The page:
PAGE Support for Green and Inclusive Economic Recovery


About PAGE and Green Recovery

In the United Nations document “A UN framework for the immediate socio-economic response to COVID-19”, PAGE is included as a partnership that will support countries in economic recovery efforts. It states (on page 18) that for:

“Support on strategies to green fiscal stimulus packages. The United Nations Development System will mobilize the Partnership for Action on Green Economy (PAGE) that provides integrated support on green jobs, economic and environmental issues to plan early response and recovery phase of the crisis. PAGE is operational in 20 countries worldwide and could be used as a vehicle to support peer learning and knowledge transfer on policies that stimulate growth and recovery in the wake of COVID-19.”


About PAGE

PAGE  is an alliance of 5 UN agencies, 8 funding partners and 20 countries  that work together to transform economic policies and development planning into drivers of sustainability. PAGE supports nations and regions in reframing policies and practices around sustainable development to foster economic growth, create income and jobs, reduce poverty and inequality, and strengthen the ecological foundations of their economies.

Thanks to this integrated approach and support of a wide range of partners, PAGE is increasingly recognized as a model to deliver coordinated support to countries for achieving Sustainable Development Goals (SDGs) and targets of the Paris Agreement on Climate Change. For further information, see the PAGE 2019 annual report. 

So far, PAGE has taken the following steps to inform and influence the economic response to the COVID-19 crisis:

  • a Statement on COVID-19 by the PAGE Management Board emphasizing that policy and investment decisions taken to stimulate the economies will be decisive to mitigate or amplify future threats to economies, jobs and humanity;
  • a Data Observatory tracking fiscal and finance measures announced by partner countries along with social, economic and environmental impacts of COVID-19; 
  • an Inclusive Green Economy response scenario modelling of COVID-19 recovery plans is ongoing to provide global guidance on how to ‘build back better’. This includes case studies for South Africa and Indonesia;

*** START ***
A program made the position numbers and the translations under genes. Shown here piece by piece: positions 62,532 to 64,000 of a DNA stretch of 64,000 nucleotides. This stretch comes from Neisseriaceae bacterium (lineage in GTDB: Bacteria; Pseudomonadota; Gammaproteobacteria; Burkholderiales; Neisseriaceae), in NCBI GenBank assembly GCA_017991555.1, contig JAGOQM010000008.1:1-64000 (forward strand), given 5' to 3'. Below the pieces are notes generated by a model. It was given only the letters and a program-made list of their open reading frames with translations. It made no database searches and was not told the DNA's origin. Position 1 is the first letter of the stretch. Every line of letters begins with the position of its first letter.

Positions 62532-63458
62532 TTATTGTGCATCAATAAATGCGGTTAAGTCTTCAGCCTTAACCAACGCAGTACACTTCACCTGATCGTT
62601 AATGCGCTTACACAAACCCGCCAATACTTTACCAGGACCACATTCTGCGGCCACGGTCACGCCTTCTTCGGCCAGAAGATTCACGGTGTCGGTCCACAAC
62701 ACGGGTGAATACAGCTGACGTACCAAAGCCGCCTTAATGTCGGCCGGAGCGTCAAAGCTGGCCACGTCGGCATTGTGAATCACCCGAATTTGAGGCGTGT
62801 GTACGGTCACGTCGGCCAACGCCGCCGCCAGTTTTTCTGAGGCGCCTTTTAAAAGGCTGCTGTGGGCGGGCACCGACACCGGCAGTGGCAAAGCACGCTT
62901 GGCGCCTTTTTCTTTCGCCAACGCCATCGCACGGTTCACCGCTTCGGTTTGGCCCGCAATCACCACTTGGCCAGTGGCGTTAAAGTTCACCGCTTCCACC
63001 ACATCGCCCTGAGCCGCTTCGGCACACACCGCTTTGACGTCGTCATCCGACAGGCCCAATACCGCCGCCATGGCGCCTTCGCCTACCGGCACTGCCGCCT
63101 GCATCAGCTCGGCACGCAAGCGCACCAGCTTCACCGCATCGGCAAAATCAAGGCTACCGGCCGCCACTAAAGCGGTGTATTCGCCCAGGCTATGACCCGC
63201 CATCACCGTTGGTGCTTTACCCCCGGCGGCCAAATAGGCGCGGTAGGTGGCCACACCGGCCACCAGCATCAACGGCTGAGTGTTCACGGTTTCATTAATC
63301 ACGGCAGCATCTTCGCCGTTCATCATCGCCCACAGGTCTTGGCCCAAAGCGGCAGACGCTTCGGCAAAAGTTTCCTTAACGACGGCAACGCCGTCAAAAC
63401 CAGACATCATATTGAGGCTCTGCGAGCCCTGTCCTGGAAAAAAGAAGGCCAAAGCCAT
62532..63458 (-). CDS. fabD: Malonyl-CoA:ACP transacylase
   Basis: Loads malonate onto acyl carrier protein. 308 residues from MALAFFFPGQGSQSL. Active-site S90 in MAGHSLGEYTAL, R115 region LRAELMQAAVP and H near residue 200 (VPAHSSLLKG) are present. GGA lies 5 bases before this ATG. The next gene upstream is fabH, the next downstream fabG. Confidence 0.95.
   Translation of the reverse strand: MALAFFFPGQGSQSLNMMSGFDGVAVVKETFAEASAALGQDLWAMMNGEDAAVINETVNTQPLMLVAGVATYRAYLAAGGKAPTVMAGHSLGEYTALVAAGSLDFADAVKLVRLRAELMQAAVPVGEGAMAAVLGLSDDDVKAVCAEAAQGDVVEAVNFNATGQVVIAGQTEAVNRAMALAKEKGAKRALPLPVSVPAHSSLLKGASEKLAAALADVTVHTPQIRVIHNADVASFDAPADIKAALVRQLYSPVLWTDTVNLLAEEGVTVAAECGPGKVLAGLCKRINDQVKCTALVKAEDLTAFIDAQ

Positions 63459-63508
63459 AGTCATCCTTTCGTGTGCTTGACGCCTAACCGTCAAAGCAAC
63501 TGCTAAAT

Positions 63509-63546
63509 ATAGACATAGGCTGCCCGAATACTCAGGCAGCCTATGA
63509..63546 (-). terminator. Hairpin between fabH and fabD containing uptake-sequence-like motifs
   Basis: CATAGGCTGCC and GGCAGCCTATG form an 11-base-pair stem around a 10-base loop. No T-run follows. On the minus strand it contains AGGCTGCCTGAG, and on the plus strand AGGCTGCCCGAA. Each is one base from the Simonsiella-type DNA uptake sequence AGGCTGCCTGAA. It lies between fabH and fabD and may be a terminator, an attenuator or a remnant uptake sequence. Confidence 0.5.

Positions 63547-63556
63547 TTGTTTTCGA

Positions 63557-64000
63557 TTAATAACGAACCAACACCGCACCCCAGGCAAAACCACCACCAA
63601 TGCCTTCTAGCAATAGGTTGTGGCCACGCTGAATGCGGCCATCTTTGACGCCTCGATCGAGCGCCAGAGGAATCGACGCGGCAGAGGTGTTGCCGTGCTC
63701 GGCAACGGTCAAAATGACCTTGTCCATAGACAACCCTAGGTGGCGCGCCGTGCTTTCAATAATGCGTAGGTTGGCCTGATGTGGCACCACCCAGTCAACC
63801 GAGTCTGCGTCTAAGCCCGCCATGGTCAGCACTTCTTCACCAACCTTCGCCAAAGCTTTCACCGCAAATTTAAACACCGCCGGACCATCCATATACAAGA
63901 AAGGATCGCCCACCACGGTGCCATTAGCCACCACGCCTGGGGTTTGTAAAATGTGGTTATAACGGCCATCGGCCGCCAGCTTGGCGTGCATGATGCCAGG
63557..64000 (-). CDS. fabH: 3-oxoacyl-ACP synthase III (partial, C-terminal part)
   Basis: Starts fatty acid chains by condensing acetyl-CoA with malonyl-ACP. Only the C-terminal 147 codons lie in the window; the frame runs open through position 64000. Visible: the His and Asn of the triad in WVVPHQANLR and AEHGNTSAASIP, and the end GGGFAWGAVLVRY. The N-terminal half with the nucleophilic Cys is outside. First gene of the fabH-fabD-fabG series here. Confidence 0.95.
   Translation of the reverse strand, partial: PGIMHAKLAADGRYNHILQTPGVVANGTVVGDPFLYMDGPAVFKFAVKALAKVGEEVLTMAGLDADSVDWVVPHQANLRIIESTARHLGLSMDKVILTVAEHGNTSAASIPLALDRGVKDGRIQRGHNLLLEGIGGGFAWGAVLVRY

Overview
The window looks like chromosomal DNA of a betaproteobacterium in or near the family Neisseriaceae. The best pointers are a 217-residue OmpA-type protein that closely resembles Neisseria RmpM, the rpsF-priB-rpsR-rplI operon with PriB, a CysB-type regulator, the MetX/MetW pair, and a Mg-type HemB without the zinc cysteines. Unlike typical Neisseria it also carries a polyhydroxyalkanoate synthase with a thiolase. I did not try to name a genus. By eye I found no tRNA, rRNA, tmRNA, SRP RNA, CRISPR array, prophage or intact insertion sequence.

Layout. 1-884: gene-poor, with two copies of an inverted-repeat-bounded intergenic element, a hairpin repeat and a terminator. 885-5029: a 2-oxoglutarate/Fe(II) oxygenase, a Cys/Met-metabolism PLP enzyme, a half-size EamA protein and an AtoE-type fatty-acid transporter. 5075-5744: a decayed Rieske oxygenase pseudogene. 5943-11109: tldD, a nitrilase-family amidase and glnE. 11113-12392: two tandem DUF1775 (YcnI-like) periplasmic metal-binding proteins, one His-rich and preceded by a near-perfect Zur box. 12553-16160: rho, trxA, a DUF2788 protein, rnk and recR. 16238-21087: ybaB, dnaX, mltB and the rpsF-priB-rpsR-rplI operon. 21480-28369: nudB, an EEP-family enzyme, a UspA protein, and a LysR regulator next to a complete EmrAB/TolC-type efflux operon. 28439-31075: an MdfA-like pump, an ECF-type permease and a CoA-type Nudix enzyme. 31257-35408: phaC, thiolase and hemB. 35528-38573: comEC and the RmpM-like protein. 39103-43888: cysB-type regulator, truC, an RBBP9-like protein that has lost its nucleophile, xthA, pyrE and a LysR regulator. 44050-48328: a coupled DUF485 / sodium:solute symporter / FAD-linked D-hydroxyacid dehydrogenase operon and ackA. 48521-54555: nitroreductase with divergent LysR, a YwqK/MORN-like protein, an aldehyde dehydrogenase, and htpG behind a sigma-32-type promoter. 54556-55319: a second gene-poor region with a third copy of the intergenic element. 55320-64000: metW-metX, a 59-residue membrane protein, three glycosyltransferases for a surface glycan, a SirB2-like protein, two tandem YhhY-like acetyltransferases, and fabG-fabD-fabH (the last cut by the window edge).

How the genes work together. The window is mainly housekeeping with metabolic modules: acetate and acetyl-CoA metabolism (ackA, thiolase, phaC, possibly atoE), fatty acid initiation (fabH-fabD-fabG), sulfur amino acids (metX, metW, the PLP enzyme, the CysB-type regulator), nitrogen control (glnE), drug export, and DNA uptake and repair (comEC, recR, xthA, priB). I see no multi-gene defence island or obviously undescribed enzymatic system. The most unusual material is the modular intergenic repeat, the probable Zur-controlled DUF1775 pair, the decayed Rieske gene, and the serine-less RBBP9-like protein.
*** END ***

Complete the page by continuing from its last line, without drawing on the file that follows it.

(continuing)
• capacity building and peer to peer learning for green recovery, Including a series of online workshops;
  • a targeted capacity-building programme for Small and Medium Enterprises and industry;
  • high level policy dialogues including a global event on Green Economy & COVID-19 Recovery: Implications for the Decade of Action;
  • a dedicated on-line COVID-19 Resource Hub;
  • reprogramming of current PAGE support as much as possible;
  • support to policymakers through Policy analytical tools to assist in forecasting growth, jobs and sustainability outcomes of different policy and investment options; and
  • a comprehensive Needs Assessment for a Green Economic Recovery in all PAGE countries.

Furthermore, at the High-Level Political Forum (HLPF), PAGE launched its new Strategy for 2021-2030 that aims to put sustainability at the heart of national economic and development planning.


Impacts of COVID-19 on PAGE Countries

Based on data collected in the PAGE Data Observatory, declining trends can be seen in selected indicators below, such as GDP, employment, trade and manufacturing. The percentage decrease in projected 2020 GDP from October 2019 and April 2020 ranges between -10.6% and -3.8%.  Specifically, the export sector was hardly hit in most PAGE countries, followed by a decline in imports. Significant decreases in total manufacturing can be found at the beginning of March 2020 and a modest recovery in later months affecting employment in countries where manufacturing plays a significant role in the economy. As of June 2020, the allocations into fiscal stimulus packages in PAGE countries ranged between 0.3% and 11% of country GDP.


Comparison of World Economic Outlook’s 2020 GDP Forecasts: October 2019 vs. April 2020  (Source: IMF)


Impact on Trade: Monthly annualized percentage changes between months of 2019 and 2020 (Source: UNIDO)